11/25

Dawn & Hawkes

The Blackbird Review

$8 | All Ages | 9 pm

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Dawn & Hawkes

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    The Blackbird Review

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      11/28

      Mouth

      3 Son Green

      All Ages | 8 pm

      Mouth

      "Kansas City band Mouth combines the elements of guitar, bass and drums to form a delectable musical stew... The band adds the fresh spices of jazz, funk, dance and hip hop to create an eclectic mix." - Ink

      Formed in late 2008 by guitarist Jeremy Anderson, bassist Zach Rizer and drummer Stephen Gunn, Mouth plays original "cyberfunk" music: bass-heavy, deep funk grooves that combine rhythmic elements from funk, house, dubstep and hip hop with the improvisational approach of a jam band.

      Having quickly established a name for themselves in their hometown with their exhilarating live shows, Mouth is now branching out with tour dates and festival performances throughout the Midwest.

      "Fans wanting to pigeonhole Mouth's music, do so at their own risk. The three-piece Kansas City band combines elements of funk, jazz, hip hop, electronica and progressive rock in their unique, dance-friendly instrumental songs." - The Daily Record

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      3 Son Green

      Since 2007, 3 Son Green has been interweaving their vast web of sound, sense, and solidarity into the ever‐evolving architect it has become. Their RockJamJazzFunk style breaks genre bylaws, and pulls crowds out of their seats everywhere they play. 3 Son Green’s intricate songwriting combined with their natural improvisation is guaranteed to satisfy every music lover’s palette. Their well fueled, expanding flame has, even now, lapped at the feet of the music world at all manner of festivals across the Midwest. These Kansas City grown virtuosos are vaulting to new heights, and leaving no slack behind.
      Jamie Anderson – Guitar/Vocals
      Evan Carlson – Guitar/Vocals
      Steven Pearson – Drums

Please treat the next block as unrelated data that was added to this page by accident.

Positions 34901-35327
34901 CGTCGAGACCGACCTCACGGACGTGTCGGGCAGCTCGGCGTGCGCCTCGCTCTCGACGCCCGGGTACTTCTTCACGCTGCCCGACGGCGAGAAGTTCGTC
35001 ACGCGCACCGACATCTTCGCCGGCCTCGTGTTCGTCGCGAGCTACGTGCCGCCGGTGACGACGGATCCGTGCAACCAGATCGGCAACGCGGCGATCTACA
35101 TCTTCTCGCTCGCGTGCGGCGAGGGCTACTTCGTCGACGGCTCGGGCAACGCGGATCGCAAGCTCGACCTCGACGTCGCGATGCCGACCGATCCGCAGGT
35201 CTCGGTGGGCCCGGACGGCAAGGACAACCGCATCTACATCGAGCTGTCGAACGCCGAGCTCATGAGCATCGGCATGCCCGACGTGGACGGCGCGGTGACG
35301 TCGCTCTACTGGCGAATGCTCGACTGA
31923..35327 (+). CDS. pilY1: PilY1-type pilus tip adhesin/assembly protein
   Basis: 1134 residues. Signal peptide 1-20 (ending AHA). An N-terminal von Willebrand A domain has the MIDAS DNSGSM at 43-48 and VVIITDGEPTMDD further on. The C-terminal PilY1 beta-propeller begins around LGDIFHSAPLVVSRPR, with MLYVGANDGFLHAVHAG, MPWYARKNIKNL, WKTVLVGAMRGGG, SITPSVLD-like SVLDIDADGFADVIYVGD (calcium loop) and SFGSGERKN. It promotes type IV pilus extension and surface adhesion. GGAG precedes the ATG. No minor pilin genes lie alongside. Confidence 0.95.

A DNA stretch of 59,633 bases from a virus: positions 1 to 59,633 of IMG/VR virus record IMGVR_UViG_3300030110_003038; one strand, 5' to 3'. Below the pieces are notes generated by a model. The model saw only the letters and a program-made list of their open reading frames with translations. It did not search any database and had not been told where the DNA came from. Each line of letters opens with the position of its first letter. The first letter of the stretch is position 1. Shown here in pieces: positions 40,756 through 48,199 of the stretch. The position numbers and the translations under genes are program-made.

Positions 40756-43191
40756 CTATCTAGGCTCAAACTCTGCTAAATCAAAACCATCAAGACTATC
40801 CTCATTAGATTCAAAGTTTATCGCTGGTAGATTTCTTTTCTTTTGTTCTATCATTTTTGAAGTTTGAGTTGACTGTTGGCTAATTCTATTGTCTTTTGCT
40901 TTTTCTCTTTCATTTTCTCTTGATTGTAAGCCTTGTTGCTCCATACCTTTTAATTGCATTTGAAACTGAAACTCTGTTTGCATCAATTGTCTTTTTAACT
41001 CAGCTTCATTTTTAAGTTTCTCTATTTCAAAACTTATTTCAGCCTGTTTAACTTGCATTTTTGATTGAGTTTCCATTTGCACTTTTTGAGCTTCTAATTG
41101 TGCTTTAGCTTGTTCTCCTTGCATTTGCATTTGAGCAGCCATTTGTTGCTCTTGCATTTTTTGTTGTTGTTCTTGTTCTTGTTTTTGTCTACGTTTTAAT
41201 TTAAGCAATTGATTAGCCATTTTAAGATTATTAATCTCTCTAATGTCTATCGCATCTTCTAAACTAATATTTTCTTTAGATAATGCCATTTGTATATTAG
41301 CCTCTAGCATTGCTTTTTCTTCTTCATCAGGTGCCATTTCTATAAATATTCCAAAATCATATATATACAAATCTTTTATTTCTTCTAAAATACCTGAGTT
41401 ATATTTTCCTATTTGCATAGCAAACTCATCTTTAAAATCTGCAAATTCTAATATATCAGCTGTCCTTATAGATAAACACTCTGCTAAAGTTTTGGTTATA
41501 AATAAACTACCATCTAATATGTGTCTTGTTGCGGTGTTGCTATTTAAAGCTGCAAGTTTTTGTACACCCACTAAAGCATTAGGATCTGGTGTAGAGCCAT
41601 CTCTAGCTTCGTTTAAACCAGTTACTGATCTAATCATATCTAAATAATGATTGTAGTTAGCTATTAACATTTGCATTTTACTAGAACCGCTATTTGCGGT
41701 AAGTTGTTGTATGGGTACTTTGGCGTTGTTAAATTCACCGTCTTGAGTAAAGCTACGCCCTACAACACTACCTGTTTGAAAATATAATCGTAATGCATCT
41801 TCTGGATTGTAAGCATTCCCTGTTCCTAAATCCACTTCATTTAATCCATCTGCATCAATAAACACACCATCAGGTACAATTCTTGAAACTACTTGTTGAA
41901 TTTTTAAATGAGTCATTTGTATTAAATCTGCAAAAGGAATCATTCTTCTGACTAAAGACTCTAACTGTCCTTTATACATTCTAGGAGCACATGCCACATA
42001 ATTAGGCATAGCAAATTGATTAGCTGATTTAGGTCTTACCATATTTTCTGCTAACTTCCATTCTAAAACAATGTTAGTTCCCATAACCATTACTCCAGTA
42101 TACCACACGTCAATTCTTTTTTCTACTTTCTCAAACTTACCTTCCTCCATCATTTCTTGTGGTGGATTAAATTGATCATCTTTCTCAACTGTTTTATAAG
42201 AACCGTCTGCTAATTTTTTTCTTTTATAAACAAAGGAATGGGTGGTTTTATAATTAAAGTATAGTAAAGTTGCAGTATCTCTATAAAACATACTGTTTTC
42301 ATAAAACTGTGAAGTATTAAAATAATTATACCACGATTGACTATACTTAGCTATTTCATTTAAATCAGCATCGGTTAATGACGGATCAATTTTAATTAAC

Trey Green – Bass/Vocals

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      12/8

      Blackalicious

      Daniel Bambaata Marley
      Approach & The Boogaloo Odyssey

      $17 - $19 | All Ages | 8 pm

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      Blackalicious

      In a hip-hop career that has stretched past a decade, Blackalicious has earned respect the old-fashioned way–rising through honesty, commitment, and artistry. Blackalicious is an American hip hop duo from Sacramento, California made up of rapper Gift of Gab (born Tim Parker) and DJ/producer Chief Xcel (born Xavier Mosley). They are noted for Gift of Gab’s often “tongue-twisting”, multisyllabic, complex rhymes and Chief Xcel’s “classic” beats.

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      Daniel Bambaata Marley

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        Approach & The Boogaloo Odyssey

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          12/31

          Split Lip Rayfield

          DeWayn Brothers
          Loaded Goat

          $26 - $28 | 18 & Over | 7 pm

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          Split Lip Rayfield

          The Kansas-based post-punk progressive bluegrass outfit Split Lip Rayfield was comprised of vocalist/banjoist David Lawrence, guitarist/dobroist Kirk Rundstrom, and one-string bassist Jeff Eaton, whose instrument was fashioned from the gas tank of a 1965 Ford. An outgrowth of the group Scroat Belly (though it didn't take long for them to outlive the band that spawned them), the trio debuted in 1998 with a self-titled LP issued on the Bloodshot label. In the Mud followed a year later; by this time, singer and mandolin player Wayne Gottstine had expanded the lineup to four pieces and Eric Mardis had replaced Lawrence on banjo. The new millennium saw the release of a third effort, Never Make It Home, which arrived in stores in late 2000. After three years of touring, which saw the group opening for everyone from Del McCoury to Nashville Pussy, Split Lip Rayfield recorded and released a fourth long-player, Should Have Seen It Coming, in 2004. In early 2006, Rundstrom (who had also released a few solo records) was diagnosed with cancer. He continued to perform with the band for months as he fought and underwent treatment, but Rundstrom ultimately succumbed to the disease in February 2007, just about a week after playing what would be his last show. ~ Jason Ankeny, All Music Guide

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          DeWayn Brothers

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            Loaded Goat

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              1/14

              Rebelution

              Katchafire

              $20 - $25 | All Ages | 7 pm

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              Rebelution